On Feb. 4, the U.S. Soccer Federation announced the calendar for the 102nd annual U.S. Open Cup, a tournament with rich tradition but growing pains since MLS’s participation began in 1996.

This summer, MLS clubs joined the fray in the fourth round. Almost all of them advanced. And with victories this week, teams will move to the quarterfinals July 21 or 22.

In May, the New York Red Bulls announced they would host Premier League champion Chelsea in the glittery, but inconsequential, International Champions Cup. The date: July 22.

Meantime, the Los Angeles Galaxy agreed to an ICC match (i.e. jersey-selling ploy) against FC Barcelona at the Rose Bowl. The date: July 21.

And the San Jose Earthquakes said it would play an ICC game (re: Euro training camp) against Manchester United in Berkeley. The date: July 21.

This week, the Red Bulls will host the second-division New York Cosmos and the Galaxy will visit San Jose. Hence, up to two teams threaten to put the U.S. Soccer Federation, which administers the tournament, in a tight spot.

Would the USSF play hardball and force them to choose between the Open Cup and a profitable pseudo-tournament? A sellout crowd is expected to watch the UEFA Champions League winners in preseason, while the Earthquakes will draw a big audience for the visiting Red Devils. (It should be noted the USSF receives a revenue cut from international matches played in the United States.)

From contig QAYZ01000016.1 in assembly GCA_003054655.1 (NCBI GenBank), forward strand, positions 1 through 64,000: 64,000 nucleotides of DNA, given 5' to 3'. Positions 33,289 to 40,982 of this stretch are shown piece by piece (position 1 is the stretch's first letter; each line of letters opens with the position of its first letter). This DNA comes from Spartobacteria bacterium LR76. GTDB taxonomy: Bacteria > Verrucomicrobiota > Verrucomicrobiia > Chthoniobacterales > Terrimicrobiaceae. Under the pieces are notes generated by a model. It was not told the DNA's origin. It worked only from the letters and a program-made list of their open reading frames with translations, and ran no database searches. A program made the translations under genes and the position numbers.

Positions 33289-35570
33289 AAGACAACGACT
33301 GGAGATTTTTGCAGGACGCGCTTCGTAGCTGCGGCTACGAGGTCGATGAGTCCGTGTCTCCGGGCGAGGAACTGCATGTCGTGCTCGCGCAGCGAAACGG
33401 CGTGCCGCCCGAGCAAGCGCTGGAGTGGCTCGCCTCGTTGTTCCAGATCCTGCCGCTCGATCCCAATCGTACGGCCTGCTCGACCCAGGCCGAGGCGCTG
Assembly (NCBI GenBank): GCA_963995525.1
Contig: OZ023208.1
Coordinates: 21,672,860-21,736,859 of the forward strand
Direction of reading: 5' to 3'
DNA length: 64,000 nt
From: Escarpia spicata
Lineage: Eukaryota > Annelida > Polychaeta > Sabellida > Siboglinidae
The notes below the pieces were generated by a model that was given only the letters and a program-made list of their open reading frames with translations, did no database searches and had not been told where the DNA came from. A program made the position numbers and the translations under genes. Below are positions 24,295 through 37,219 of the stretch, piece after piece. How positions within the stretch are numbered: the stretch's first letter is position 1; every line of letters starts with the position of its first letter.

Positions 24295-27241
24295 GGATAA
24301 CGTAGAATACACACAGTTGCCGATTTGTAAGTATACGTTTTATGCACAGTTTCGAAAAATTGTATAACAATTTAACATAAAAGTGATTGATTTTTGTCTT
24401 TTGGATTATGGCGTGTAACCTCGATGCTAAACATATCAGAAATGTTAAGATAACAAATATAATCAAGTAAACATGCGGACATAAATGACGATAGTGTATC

Or will the federation adjust the calendar to accommodate the silly matches? Remember: The Open Cup dates were set long before the ICC and, regardless of what you think of the Open Cup, the games count.

The Red Bulls might have more leverage because they are designated to host D.C. United or the Philadelphia Union at Red Bull Arena (should they oust the Cosmos). But a Galaxy victory would send the MLS Cup champions to Portland or Real Salt Lake.

In all scenarios, potential Open Cup opponents have their own timetables; they have been planning to play July 21-22. They didn’t schedule ICC games or international friendlies.

Some may not have a problem adjusting the schedule. Others, depending on the new date, might have a legitimate beef.

At the moment, the USSF says: “We are reviewing the situation. We will announce the exact schedule for the quarterfinal round later in the week.”

Now, should the USSF (or MLS) provide flexibility on scheduling matters? Absolutely — when there is a conflict involving real competition.

For instance, MLS was willing to postpone Montreal Impact early-season matches in order to allow the club to better prepare for the late stages of the CONCACAF Champions League, an official tournament. The Impact’s MLS opponents were inconvenienced but they understood it was for a greater purpose.

In scheduling matches on dates they knew could conflict with the Open Cup, the Galaxy, Earthquakes and Red Bulls chose compensation over competition. That’s fine. But the clubs should also prepare themselves for the consequences: use split squads for matches on the same day; use mixed lineups for matches on consecutive days; cancel the friendlies; or forfeit the Open Cup.

In reality, MLS teams do not have enough depth for two squads, and frankly, that would be farcical; also, the Red Bulls would have stadium issues. Playing on back-to-back days violates MLS’s collective bargaining agreement. There’s too much money at stake — and business reputations and contracts to uphold — to cancel the friendlies. And forfeiture of official competition is poor form.

Inevitably, the USSF (backed by MLS muscle) will have to move the quarterfinal date involving the Galaxy or Earthquakes earlier or later on the calendar.

And quietly hope the Cosmos help alleviate one of the looming conflicts.